Give Clean Water to Bukabya Village

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Give Clean Water to Bukabya Village

Uganda, Africa

Population: 360 people (46 families)

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Featured water projects are projects with powerful stories that highlight both the incredible need and incredible resilience in the communities we serve.

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“The path to the swamp is dangerous.” - Ngobi, father of five

Story
Latest Project News

Life in Bukabya: Ngobi’s Story

If Ngobi had a choice, he would not even give his cattle the water that his family drinks. The smell of the water is almost unbearable, and it makes everyone dangerously ill.

In Bukabya village, Ngobi, his wife, Cissy, and their five young children drink water from a swamp that is taking the lives of their neighbors.

Ngobi is soft spoken but firm about the water problem in his village. He was chosen by his neighbors to talk about the issue, and when we met with him, he shared a list of ways that his community would benefit from safe water.

Children would not fall into the water, family would be healthy, and young girls and women would not fear attack on their long walks to the swamp. The list went on.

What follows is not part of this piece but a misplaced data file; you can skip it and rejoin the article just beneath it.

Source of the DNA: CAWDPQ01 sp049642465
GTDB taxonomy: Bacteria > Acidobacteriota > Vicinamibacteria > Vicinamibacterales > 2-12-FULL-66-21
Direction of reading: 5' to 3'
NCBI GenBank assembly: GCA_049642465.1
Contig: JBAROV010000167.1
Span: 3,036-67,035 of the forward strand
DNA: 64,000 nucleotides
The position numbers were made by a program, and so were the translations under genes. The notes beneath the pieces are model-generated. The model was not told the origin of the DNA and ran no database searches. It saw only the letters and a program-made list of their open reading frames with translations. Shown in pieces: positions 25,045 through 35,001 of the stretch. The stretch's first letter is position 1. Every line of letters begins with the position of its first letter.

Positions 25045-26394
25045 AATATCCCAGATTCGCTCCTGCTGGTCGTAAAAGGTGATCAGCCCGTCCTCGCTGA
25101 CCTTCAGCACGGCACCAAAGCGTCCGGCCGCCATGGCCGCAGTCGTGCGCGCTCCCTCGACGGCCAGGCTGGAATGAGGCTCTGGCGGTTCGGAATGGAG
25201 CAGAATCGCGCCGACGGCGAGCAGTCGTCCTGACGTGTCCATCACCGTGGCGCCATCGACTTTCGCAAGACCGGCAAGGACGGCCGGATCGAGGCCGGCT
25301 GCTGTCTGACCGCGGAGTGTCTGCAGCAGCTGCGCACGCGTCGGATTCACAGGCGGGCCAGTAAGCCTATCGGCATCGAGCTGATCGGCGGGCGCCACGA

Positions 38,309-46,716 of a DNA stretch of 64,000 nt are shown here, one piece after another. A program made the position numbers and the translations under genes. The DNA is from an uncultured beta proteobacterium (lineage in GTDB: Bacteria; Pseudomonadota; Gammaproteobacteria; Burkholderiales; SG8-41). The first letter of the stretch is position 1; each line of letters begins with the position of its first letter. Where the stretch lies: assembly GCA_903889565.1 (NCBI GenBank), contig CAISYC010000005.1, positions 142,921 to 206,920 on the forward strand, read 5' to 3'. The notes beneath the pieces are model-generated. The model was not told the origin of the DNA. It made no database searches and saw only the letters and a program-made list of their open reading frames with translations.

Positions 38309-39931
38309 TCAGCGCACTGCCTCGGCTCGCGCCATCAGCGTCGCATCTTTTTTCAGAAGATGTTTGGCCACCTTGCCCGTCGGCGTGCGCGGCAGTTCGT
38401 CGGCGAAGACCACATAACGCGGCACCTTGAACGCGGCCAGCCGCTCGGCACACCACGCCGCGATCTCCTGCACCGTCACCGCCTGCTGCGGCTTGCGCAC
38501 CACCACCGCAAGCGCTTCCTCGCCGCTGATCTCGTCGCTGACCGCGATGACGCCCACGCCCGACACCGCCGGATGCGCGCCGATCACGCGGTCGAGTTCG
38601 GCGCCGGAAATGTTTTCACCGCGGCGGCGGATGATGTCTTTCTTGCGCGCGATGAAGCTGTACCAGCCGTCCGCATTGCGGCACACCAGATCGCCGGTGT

“The path to the swamp is dangerous,” Ngobi said. “We have vulnerable groups like the elderly who cannot cover the distance to this place.”

Bukabya village has had frequent cholera outbreaks, a waterborne disease known for its swift and deadly record. Children suffer the most from the unsafe drinking water, and parents spend their entire harvest income on medication for water-related illnesses like typhoid and dysentery.

“We hope to make bricks, build better houses, take our children as far as possible in school, and improve our general wellbeing,” Ngobi said.

The walk to the swamp takes 40 minutes, and families make multiple trips a day. Cooking, giving water to cattle, and drinking must come first, so people go many days without bathing.

“With safe water, we will be able to bathe,” Cissy, Ngobi’s wife, said. “We will feel more beautiful.”

Ngobi is eager to contribute all he can to help his community get safe water.

“When we have safe water, we shall be able to keep poultry and grow more profitable crops,” he said. “That’s what gives us hope.”

You can help Ngobi’s family and others in Bukabya village today. Your gift will provide health training for each household, plus a new, safe water source near their village.

Lasting change means more than just building a well. Compelled by the love of Christ, local Lifewater staff work house by house to teach families healthy habits that will impact generations to come.

Here’s what happens when you sponsor a village water project through Lifewater:

Partner with a village. Your gift kickstarts a community water project.